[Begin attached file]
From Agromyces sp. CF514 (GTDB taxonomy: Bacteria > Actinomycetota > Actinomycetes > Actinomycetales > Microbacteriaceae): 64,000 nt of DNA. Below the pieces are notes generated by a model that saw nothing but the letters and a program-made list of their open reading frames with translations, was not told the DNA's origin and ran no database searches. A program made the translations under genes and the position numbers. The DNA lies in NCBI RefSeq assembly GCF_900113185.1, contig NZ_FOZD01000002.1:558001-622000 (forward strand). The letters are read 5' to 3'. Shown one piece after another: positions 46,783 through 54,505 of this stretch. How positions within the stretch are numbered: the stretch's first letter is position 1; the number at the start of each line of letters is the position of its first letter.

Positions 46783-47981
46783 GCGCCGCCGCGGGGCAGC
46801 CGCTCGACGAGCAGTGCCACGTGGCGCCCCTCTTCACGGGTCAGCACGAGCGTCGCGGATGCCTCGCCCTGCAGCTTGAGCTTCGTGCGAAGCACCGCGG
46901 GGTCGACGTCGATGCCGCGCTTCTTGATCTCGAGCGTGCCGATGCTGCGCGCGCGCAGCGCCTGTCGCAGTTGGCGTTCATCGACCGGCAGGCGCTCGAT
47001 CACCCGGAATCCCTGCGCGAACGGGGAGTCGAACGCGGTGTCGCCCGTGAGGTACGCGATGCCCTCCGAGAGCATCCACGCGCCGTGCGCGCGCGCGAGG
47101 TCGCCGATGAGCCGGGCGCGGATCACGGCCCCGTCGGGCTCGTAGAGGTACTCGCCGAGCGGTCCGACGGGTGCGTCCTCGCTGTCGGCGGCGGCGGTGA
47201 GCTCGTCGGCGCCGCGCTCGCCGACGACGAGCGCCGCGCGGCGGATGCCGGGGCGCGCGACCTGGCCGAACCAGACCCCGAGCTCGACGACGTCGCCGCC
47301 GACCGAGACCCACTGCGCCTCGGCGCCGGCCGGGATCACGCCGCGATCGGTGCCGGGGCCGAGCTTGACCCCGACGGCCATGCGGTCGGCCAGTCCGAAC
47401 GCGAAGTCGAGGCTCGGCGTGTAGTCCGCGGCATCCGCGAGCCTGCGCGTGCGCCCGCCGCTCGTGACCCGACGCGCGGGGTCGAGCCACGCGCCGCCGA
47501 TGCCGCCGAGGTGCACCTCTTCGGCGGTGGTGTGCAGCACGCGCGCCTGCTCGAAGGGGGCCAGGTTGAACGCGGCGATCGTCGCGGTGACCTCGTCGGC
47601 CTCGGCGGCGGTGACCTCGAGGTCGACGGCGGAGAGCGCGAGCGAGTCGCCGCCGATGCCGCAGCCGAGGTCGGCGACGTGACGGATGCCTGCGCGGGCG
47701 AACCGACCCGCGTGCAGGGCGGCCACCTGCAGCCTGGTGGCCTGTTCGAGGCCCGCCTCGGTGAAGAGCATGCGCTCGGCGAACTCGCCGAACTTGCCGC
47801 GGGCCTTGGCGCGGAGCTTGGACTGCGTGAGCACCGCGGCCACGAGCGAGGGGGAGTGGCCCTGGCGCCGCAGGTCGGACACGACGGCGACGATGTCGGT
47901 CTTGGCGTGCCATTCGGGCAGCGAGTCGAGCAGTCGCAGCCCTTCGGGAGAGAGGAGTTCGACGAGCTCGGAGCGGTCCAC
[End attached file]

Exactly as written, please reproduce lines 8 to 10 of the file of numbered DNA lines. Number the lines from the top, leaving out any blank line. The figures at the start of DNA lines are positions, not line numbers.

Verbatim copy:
47201 GCTCGTCGGCGCCGCGCTCGCCGACGACGAGCGCCGCGCGGCGGATGCCGGGGCGCGCGACCTGGCCGAACCAGACCCCGAGCTCGACGACGTCGCCGCC
47301 GACCGAGACCCACTGCGCCTCGGCGCCGGCCGGGATCACGCCGCGATCGGTGCCGGGGCCGAGCTTGACCCCGACGGCCATGCGGTCGGCCAGTCCGAAC
47401 GCGAAGTCGAGGCTCGGCGTGTAGTCCGCGGCATCCGCGAGCCTGCGCGTGCGCCCGCCGCTCGTGACCCGACGCGCGGGGTCGAGCCACGCGCCGCCGA